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Provincial ministries of education file suit against Access Copyright for $27.5 million in fees

The copyright battle between the publishing industry and the educational sector has hit an ugly turn. On Feb. 16, the ministries of education for all provinces and territories – excluding British Columbia, Ontario, and Quebec – filed an action against Access Copyright, the organization that licenses content from publishers, authors, illustrators, and other content creators for third-party use.

The claim states that between 2010 to 2012, the K–12 educational sector overpaid fees to the amount of $27.5 million – or approximately $4.81 per student – for the copying of published materials in classrooms across Canada, based on the lowered tariff rate that went into effect in 2013. The Ontario ministry is not named in the suit, but is represented by its collective school boards. The B.C. ministry has filed its own suit but has yet to serve its own statement of claim. (Quebec collects fees via its own agency, Copibec.)

In March 2011, after Bill C-32/Copyright Modernization Act died following the federal election call, Access Copyright proposed an interim tariff, which was approved by the Copyright Board of Canada. The following year, the Conservative government amended the copyright law, expanding the fair-dealing provision for the purposes of education, parody, and satire. The education ministries and the Ontario school boards claim that since Jan. 1, 2013, they have been exempt from paying the copyright tariffs – which were set by the Copyright Board at a rate of less than $2.50 per student – and should be reimbursed for the higher rates paid between 2010 to 2012. Access Copyright estimates that the sector copies 150 million pages of copyright-protected works each year.

Glenn Rollans, president of the Association of Canadian Publishers and publisher of Brush Education in Edmonton, says that even though the issue has been simmering for a long time, the lawsuit itself came as a surprise. “I think it is really a strange, overt attempt to harass and intimidate the creative sector,” he says. “When you drag a group like this through the courts, it’s an aggressive move from the dominant position. You’re saying, ‘We have all the resources we need for endless legal process and we know you don’t, so this is us putting some muscle on you so that you’ll step in line.'”

The suit falls less than a year after Access Copyright won its 2013 lawsuit against Toronto’s York University over the institution’s fair-dealing practices. In his July 13 decision, Justice Michael L. Phelan enforced Access Copyright’s interim tariff over York’s own fair-dealing program, which allows 10 per cent of a copyrighted material to be copied and distributed for course work without paying royalties to its creator. Justice Phelan called York’s guidelines “not fair in either their terms or their application.” York is now appealing that decision.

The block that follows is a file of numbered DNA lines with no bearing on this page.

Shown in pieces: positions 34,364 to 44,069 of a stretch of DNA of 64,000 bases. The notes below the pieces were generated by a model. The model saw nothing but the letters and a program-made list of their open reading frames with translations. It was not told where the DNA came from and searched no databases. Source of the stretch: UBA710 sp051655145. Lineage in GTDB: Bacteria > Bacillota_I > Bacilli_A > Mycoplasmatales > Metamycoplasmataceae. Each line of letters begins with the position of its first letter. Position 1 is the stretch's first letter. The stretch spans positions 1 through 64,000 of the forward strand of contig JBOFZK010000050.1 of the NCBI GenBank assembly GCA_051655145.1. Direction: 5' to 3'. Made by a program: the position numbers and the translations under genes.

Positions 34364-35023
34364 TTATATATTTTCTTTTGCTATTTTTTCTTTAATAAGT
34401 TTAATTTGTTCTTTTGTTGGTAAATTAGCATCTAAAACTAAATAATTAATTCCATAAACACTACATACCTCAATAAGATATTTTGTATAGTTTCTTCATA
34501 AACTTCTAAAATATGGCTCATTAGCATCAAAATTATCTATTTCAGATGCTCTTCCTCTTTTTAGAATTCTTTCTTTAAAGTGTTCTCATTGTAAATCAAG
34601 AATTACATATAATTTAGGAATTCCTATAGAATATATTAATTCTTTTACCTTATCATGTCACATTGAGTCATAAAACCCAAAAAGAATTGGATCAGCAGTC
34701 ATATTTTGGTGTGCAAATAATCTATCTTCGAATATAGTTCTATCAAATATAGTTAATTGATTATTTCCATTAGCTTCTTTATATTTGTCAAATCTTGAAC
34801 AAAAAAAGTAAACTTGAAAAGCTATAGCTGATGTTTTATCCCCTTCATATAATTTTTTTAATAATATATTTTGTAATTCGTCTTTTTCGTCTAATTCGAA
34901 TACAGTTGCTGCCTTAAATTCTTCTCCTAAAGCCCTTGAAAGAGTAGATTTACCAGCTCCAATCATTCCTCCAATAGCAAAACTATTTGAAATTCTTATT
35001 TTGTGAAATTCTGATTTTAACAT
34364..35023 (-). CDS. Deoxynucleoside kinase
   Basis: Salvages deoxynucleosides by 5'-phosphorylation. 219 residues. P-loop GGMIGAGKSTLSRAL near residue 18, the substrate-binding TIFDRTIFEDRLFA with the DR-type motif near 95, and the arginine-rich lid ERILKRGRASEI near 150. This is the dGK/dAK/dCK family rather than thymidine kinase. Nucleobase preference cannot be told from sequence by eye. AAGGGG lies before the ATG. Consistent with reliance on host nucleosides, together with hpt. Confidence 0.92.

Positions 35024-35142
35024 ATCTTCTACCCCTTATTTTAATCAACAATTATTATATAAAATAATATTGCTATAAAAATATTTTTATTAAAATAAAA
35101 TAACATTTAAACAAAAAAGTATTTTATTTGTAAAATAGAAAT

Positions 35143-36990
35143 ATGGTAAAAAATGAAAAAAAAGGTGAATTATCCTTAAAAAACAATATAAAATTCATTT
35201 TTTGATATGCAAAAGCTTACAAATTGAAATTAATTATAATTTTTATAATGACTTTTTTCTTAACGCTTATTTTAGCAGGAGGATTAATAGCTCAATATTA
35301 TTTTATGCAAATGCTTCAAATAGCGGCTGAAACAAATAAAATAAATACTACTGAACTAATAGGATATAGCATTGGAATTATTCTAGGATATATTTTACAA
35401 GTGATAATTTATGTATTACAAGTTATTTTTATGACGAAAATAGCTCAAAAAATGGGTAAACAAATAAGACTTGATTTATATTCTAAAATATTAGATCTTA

“I think that post-York, one of the things that became clear was that tariffs set by the Copyright Board are mandatory. You don’t have the option to opt out,” says Rollans. “If they do proceed, I am very confident that Access Copyright would win  – and it really needs to – because it’s such a blatant abdication of a clear responsibility and law that any other outcome would be a disaster.”

John Degen, executive director of the Writers’ Union of Canada, calls the lawsuit “an extreme move,” and a symptom of a broken relationship between Canadian writers and the educational sector. “Anybody with kids from K–12 in Canada is fully aware of the abysmal state of educational-material funding in Canada right now. All the work we do to show our value, to get our work in front of students, and to have this be the tactic from the other side is quite appalling,” he says. “We put writers in classrooms to talk about the craft and even the business of writing. That’s an incredibly popular bit of programming. The great effect is the interaction between Canadian authors and teachers and students. A lawsuit and an economic attack like this really is a huge roadblock in terms of that positive programming. We’re still going to do it but the question becomes how long can we afford to?”

In 2017, Access Copyright estimated that its payouts to creators would drop to $5 million from $11 million the previous year, representing a 55 per cent decrease directly attributed to a reduction in revenue from the educational sector. Although Access Copyright cannot comment on the lawsuit, CEO and president Roanie Levy said in a statement: “We continue to remain open to engaging in a meaningful dialogue with the education sector to find a way to work together on this issue. Canadian students deserve the finest curated content to enrich classrooms and ignite a passion for learning. The professionals who create those works depend upon fair compensation so that they can continue to contribute outstanding Canadian content for our classrooms.”